That's the other complicating factor. The discussions of the Greek accent (and many other phenomena, such as the
quality of the vowels) often do not represent spoken Greek of the time of the grammarians themselves, but of earlier
eras. Once the ideas gained a canonical status (e.g. Plato's discussion in the Cratylus), later generations repeated
them without question. In the case of classical Greek, I would say that there is still a good deal of uncertainty about
how to execute the pitch accent. One clue as to the prosody is that, for the overwhelming number of words, the
accent has remained in the same place from antiquity to today, despite the shift from pitch to stress accent. Since
the majority of Greek speakers over the millennia have been illiterate, this cannot be just a function of accents being
preserved in writing. Also, accents were written only sporadically for much of the medieval manuscript tradition.
That is to say that the prosody of modern Greek, despite various changes in pronunciation, has to be an important
element of determining ancient Greek prosody, at least as far back as the Hellenistic period. To go farther back into
the Classical period and the time of the pitch accent, however, is much more a matter of interpretation.

This appeal to the descendent language is often also made in the case of Latin. Of course, this often requires
triangulating between the Romance languages, but the patterns do emerge.

C.S. Allen's books Vox Graeca and Vox Latina set forth the basic evidence for each.
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Serpent
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 Message 3 of 6
17 February 2015 at 7:31pm | IP Logged 
Maybe you know that already, but in class we were told that Latin was tonal (kinda the way Swedish or Croatian is, not as hardcore as Mandarin). So stressed vowels were distinguished by the tone and not length in classical Latin, but that was lost later on, as all stressed vowels became long and many short ones disappeared or changed.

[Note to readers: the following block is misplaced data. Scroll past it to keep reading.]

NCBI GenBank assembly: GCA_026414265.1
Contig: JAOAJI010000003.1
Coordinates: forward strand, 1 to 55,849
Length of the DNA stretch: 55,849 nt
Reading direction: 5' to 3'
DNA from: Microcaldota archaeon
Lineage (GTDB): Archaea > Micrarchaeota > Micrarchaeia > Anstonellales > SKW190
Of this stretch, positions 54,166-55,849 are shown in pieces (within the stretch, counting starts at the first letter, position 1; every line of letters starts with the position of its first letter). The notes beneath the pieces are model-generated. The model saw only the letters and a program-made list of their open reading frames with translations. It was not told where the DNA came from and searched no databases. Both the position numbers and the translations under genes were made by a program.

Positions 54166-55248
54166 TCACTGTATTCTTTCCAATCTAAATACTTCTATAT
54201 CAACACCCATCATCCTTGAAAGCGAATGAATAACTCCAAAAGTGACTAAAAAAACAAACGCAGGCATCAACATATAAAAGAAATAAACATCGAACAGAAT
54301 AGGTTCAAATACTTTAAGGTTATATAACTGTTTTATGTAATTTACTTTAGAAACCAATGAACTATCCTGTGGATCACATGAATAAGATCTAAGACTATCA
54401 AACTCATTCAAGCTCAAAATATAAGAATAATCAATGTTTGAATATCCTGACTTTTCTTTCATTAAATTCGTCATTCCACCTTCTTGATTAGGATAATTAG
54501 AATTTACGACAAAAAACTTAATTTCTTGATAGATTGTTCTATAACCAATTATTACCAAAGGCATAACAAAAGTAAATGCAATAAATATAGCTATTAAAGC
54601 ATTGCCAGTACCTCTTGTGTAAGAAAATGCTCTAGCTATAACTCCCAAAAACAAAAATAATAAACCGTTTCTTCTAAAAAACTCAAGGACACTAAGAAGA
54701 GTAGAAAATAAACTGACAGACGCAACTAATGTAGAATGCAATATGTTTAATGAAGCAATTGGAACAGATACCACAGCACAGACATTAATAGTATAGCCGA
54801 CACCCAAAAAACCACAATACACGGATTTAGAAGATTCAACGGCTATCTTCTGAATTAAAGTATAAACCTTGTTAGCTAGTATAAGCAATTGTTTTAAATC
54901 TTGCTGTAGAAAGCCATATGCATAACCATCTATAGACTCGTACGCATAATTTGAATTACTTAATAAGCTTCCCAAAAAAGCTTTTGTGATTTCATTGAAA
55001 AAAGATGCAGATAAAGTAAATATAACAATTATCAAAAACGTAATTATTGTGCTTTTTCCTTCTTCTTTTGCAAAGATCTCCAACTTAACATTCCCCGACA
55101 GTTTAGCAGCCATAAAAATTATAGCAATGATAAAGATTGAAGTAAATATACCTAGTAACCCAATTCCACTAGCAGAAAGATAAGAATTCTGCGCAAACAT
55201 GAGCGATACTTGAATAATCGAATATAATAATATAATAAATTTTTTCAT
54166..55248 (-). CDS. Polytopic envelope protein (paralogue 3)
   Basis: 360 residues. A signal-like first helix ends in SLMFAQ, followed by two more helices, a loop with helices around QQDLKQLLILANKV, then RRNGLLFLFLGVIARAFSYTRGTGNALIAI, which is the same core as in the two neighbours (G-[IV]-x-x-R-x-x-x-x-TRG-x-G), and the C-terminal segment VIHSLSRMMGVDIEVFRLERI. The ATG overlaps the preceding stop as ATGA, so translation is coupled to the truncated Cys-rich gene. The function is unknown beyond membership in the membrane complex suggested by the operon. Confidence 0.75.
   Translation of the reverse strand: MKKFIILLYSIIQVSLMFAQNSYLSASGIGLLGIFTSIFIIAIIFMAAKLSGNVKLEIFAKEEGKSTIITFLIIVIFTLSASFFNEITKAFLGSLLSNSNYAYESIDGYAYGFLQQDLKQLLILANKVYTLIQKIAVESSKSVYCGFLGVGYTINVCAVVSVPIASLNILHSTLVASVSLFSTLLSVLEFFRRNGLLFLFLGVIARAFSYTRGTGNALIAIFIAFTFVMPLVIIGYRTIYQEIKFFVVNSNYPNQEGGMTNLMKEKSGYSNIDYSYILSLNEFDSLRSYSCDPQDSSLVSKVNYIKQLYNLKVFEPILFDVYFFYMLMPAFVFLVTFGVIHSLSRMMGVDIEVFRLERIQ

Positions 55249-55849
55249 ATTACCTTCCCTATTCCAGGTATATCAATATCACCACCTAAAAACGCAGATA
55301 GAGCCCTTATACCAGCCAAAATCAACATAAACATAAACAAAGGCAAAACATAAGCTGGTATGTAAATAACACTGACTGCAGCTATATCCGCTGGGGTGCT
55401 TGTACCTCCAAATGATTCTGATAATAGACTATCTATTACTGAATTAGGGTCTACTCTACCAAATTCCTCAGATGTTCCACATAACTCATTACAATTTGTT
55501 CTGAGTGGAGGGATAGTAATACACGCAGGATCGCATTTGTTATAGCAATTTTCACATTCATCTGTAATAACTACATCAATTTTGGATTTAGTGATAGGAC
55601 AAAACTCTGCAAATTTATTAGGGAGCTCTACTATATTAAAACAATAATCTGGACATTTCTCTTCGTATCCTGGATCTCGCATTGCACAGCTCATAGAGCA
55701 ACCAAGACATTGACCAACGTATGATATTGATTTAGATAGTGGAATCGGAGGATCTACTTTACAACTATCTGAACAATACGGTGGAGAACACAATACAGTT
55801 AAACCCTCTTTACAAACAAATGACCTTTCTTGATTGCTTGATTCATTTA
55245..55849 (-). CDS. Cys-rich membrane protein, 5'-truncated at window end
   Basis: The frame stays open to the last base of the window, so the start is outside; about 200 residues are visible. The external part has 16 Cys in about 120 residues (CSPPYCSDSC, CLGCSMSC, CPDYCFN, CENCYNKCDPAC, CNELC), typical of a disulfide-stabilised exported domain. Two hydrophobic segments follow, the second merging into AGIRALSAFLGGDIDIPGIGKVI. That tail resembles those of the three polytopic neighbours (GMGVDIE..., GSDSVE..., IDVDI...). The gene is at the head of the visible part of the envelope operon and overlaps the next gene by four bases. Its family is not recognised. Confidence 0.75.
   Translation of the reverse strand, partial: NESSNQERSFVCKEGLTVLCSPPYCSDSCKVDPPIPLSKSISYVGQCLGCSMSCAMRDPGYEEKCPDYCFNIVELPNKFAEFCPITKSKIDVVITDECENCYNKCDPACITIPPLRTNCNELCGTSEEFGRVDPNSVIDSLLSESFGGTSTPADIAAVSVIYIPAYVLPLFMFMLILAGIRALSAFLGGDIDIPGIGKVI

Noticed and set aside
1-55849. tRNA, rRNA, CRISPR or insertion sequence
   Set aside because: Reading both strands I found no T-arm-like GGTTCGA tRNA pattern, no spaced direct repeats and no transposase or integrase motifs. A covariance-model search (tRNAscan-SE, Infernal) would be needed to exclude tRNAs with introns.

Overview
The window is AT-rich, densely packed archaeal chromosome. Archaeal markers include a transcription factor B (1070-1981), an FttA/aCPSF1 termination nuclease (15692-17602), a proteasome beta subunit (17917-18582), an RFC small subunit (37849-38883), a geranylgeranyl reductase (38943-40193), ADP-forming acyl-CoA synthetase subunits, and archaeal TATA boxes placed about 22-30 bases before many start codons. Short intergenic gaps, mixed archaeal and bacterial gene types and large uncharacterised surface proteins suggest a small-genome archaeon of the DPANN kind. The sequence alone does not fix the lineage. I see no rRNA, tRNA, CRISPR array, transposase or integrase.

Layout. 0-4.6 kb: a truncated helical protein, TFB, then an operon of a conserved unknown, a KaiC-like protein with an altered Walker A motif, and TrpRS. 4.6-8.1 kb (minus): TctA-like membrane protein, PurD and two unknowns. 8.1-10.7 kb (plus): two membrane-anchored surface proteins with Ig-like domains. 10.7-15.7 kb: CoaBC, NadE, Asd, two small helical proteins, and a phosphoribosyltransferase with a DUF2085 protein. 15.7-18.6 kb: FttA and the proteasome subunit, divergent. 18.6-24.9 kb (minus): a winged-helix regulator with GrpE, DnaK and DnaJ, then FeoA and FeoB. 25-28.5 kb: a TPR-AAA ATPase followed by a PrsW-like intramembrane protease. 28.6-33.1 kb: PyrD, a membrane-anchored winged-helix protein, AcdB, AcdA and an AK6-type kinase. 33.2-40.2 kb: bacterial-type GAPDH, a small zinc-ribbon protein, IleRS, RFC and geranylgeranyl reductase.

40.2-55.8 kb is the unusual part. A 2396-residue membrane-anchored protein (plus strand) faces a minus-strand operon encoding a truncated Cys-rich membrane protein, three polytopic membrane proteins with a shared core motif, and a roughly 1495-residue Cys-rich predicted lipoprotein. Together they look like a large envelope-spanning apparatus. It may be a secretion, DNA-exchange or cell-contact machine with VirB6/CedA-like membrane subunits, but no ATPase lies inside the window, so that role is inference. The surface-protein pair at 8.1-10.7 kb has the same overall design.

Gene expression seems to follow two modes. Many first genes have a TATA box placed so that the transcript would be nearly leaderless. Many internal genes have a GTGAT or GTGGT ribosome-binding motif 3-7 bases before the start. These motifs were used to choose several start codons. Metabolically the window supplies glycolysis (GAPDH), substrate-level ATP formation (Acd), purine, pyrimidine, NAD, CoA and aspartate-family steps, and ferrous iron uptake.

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robarb
Nonaglot
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languagenpluson
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Speaks: Portuguese, English*, German, Italian, Spanish, Dutch, Swedish, Esperanto, French
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 Message 4 of 6
18 February 2015 at 4:39am | IP Logged 
All the above is regarding the elements of language that live on the border between phonetics and prosody: tone,
lexical stress, pitch accents. When you get down to the level of things that are prosody and not phonetic at all,
we know almost nothing. We cannot reconstruct, for example, how Classical Latin speakers varied the pitch and
speed of their speech as they made declarative statements, yes/no questions, open-ended questions,
enumerated lists, etc.

In fact, reconstructing these things may be in principle impossible, because they are so variable. Differences in